- Know your genre
- Know what you're going to write about. If YA is your genre, then say so either on your about me page. If adult is your genre, definitely make sure you let people know, especially if it's erotica. That's not something most people just want to stumble on. If you change your genre as you and your blog age, more power to you. But when you start your blog, have a firm grasp on what you and your readers are getting themselves into.
- Participate in memes and reading challenges
- I definitely did this, though maybe not right away. I think one of the first ones I did was Follow Friday (mostly because I wanted more followers). Not only does participating in memes (like Teaser Tuesday, Waiting on Wednesday, Top Ten Tuesday, In My Mailbox/Stacking the Shelves, etc.) get your blog more traffic, but it also makes you part of something. You're not just alone on your blog writing reviews. This is a community, and although the last year was a bit vicious, we're still a loving family. If you befriend the right bloggers through these memes, you're going to have a better blogging experience. Reading challenges are just something to give yourself a goal with the one major thing that made you start the blog in the first place: reading. I think this helps me stay focused on the fact that I'm going to read what I want when I want. The fact that it's part of a challenge just makes me want to read it more.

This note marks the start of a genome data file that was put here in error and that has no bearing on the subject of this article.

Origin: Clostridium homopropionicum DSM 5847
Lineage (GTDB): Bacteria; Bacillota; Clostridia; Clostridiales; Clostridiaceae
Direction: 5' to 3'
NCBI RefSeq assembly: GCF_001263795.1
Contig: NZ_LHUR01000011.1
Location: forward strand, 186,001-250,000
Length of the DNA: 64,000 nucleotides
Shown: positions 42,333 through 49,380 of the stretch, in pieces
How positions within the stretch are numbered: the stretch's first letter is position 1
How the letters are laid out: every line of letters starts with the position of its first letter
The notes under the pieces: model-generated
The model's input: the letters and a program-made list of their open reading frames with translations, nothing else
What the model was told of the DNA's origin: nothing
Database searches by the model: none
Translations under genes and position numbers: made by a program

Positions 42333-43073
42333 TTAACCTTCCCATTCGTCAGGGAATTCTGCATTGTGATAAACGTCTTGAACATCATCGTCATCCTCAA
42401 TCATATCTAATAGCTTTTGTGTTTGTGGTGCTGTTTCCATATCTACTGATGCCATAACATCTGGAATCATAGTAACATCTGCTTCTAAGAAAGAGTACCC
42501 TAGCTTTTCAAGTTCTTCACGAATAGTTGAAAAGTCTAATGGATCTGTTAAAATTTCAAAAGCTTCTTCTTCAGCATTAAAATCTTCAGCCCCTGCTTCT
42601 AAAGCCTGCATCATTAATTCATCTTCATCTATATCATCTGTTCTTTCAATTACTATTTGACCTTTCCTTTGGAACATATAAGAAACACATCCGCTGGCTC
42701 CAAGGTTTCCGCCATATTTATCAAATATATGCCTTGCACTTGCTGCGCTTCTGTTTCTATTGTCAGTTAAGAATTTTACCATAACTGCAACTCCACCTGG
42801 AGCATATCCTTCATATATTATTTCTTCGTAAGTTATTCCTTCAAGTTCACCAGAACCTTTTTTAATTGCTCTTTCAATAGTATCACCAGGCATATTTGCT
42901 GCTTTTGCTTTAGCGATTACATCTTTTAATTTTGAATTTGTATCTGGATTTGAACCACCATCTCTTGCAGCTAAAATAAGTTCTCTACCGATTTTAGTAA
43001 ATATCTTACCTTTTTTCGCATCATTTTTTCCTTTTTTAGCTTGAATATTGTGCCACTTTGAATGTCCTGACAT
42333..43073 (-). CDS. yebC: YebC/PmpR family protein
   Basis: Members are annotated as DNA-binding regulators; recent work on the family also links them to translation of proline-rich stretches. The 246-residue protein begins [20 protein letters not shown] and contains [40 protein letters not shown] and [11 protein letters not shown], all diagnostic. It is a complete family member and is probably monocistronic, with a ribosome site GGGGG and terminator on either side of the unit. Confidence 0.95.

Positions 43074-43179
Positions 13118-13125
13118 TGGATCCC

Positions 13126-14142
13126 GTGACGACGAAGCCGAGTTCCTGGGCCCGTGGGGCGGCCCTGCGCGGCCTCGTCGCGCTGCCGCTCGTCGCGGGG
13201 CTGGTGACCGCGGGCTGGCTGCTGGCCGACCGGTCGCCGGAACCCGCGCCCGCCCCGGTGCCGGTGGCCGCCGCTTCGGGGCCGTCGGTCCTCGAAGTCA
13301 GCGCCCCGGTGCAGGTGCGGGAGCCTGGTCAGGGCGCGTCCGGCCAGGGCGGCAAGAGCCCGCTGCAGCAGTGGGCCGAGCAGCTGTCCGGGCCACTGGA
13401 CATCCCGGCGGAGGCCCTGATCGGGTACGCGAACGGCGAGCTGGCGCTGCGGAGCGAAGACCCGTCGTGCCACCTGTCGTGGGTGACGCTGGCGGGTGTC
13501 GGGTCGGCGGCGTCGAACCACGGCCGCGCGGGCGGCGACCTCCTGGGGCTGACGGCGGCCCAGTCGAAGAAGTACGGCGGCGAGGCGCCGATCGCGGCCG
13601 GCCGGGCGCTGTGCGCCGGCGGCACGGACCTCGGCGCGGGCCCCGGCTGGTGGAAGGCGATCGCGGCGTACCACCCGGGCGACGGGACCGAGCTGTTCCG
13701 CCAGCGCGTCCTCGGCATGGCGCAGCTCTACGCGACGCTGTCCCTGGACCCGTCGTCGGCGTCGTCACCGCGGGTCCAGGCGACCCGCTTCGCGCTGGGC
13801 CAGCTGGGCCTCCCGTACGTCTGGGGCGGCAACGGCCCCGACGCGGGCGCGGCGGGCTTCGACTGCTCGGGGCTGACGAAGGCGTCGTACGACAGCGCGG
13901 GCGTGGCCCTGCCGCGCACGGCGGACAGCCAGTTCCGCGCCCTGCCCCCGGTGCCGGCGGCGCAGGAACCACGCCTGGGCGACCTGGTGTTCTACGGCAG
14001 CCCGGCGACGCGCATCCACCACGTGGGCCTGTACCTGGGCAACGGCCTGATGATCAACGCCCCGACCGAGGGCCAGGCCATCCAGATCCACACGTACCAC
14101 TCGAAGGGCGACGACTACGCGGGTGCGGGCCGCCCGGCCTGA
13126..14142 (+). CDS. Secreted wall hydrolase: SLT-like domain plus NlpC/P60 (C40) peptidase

- You want people to visit your blog? Comment on theirs. Now, I'm not saying you should comment with the whole "I followed you, can you follow me?" spiel. That's just tactless. But often if someone comments on my blog and there's a link at the bottom of the comment, then I usually pop over to the person's blog. I may not follow you, but I may just enjoy your blog enough to keep an eye on it. The more you comment, the more I'll go back to your blog. Just sayin'.
- Attend author events and the like
- I've met other really great bloggers and it gives you connections that you would have never had otherwise. Like I said, the book blogosphere is a community. We love meeting fellow bloggers, and if someone I'm talking to at a signing just started a blog, I'll probably check it out when I get back home. When you meet someone in the flesh, it makes you want to know more about them, and then means their blog as well!
- Keep at it
- I can't harp on this enough. I haven't once given up. I know a few bloggers that have been at it for years that either outgrew their blog or some terrible drama forced them out. New bloggers don't really have that specific problem. But it can be overwhelming to try to post every day when you've only been doing it for a few months. You have to push through whatever pressure you're feeling. My advice, though, is to start your blog in the summer. That way, there's no school taking up your time and you can really get in the swing of things. Don't give up, no matter how much you want to. It's worth it in the end.
I hope you guys enjoyed these little tips. I know I could have used them! If you have any questions, please don't hesitate to ask, either in the comments or through e-mail (which you can find in my about me page).
What do you guys think? Let me know in the comments!